Prior to the outbreak of World War II, nearly forty thousand German Catholics were involved in the German Catholic Peace League, a movement that caused many people in various countries to seriously reconsider the dimension of pacifism in their faith. During the course of the War, however, many of these same German Catholics raised no serious objection to serving in Germany's armies or swearing allegiance to Adolph Hitler.
First published in 1962, German Catholics and Hitler's Wars created a furor, ultimately causing a serious reevaluation of church-state relationships and, in particular, of the morality of war. This work began as an attempt to understand the demise of the German Catholic Peace League. But because of various factors, including the destruction of vital records, Gordon C. Zahn began to consider the behavior of German Catholics in general and the evidence of their almost total conformity to the war demands of the Nazi regime. Using sociological analysis, he argues convincingly for the existence of a super-effective system of social controls, and of a selection between the competing values of Catholicism and nationalism. Although Zahn never speculates, conclusions are inescapable, chief among them that the traditional Catholic doctrine of the "just war" has ceased to be operative for Catholics in the modern world.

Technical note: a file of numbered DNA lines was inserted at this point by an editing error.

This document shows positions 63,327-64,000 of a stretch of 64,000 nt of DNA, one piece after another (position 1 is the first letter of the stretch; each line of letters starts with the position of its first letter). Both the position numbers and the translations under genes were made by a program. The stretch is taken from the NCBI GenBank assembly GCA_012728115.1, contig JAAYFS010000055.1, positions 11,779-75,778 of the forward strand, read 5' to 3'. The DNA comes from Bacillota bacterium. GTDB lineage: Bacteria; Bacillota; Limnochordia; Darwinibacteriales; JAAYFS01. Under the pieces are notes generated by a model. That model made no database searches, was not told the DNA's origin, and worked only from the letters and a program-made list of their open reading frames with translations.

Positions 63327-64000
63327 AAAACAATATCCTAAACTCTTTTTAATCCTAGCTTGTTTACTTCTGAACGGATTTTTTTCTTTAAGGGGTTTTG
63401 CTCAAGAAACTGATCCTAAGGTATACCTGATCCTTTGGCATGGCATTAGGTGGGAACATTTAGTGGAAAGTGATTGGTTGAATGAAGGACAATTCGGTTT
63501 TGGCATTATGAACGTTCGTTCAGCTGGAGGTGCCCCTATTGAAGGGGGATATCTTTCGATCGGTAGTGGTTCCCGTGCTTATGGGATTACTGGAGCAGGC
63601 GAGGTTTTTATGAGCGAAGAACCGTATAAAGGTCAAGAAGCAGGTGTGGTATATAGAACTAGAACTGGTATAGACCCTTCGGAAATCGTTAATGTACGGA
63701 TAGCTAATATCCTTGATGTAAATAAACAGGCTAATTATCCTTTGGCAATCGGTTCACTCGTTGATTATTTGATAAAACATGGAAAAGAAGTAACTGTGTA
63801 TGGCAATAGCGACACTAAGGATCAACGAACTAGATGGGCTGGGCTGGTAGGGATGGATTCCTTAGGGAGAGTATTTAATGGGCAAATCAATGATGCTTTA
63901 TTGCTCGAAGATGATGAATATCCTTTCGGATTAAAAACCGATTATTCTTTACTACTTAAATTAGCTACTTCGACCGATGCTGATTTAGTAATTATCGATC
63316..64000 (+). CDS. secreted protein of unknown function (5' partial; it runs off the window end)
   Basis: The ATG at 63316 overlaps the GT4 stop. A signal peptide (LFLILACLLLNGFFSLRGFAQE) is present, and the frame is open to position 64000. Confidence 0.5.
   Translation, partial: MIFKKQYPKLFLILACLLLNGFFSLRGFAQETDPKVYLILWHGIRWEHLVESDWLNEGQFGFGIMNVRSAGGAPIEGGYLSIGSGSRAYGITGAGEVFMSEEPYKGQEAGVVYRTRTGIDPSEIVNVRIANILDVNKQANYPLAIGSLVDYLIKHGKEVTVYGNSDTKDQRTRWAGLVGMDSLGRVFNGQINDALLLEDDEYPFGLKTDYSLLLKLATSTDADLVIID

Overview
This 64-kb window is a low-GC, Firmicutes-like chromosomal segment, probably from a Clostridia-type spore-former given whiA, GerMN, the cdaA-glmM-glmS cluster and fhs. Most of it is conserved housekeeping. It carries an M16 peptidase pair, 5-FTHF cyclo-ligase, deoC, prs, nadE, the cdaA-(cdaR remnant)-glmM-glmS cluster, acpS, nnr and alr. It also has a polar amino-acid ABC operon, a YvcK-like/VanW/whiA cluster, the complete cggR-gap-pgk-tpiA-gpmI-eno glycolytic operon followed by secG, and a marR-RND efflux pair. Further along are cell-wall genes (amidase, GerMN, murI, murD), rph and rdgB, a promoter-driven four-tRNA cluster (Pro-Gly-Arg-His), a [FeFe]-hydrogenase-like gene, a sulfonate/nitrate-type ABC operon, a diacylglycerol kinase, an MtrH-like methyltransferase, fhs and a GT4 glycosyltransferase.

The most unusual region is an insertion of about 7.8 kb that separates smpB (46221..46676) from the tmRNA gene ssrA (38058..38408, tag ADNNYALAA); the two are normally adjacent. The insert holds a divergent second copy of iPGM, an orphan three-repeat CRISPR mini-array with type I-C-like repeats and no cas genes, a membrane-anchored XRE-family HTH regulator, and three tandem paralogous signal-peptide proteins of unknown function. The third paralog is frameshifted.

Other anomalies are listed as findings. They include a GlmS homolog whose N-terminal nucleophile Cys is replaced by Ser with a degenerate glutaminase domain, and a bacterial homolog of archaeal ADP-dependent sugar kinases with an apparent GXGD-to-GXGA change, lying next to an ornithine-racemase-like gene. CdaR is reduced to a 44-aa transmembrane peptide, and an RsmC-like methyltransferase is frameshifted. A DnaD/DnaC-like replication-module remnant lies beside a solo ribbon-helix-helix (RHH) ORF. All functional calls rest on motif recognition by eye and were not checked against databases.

Gordon C. Zahn (1918–2007) was professor emeritus at the University of Massachusetts, Boston, and former national director for the Center on Conscience and War.
“A classic study of Roman Catholic support of German military ventures during the Second World War . . . careful work such as this reminds us how vigorously and diligently Christians must work to do ‘things that make for peace.’ ” —Review and Expositor
“There is no better documentation of the hollowness and dangerousness of ‘just war,’ than this courageous book, which presents with clarity the threat to the whole body of Christianity.” —Cistercian Studies
“Zahn has lived and done his work in the light of a vision and with a fidelity that many of us find difficult to sustain.” —New Oxford Review
“A sober book written against the background of the most terrible war of all the ages and the destruction of a people unexampled in history.” —The Catholic Worker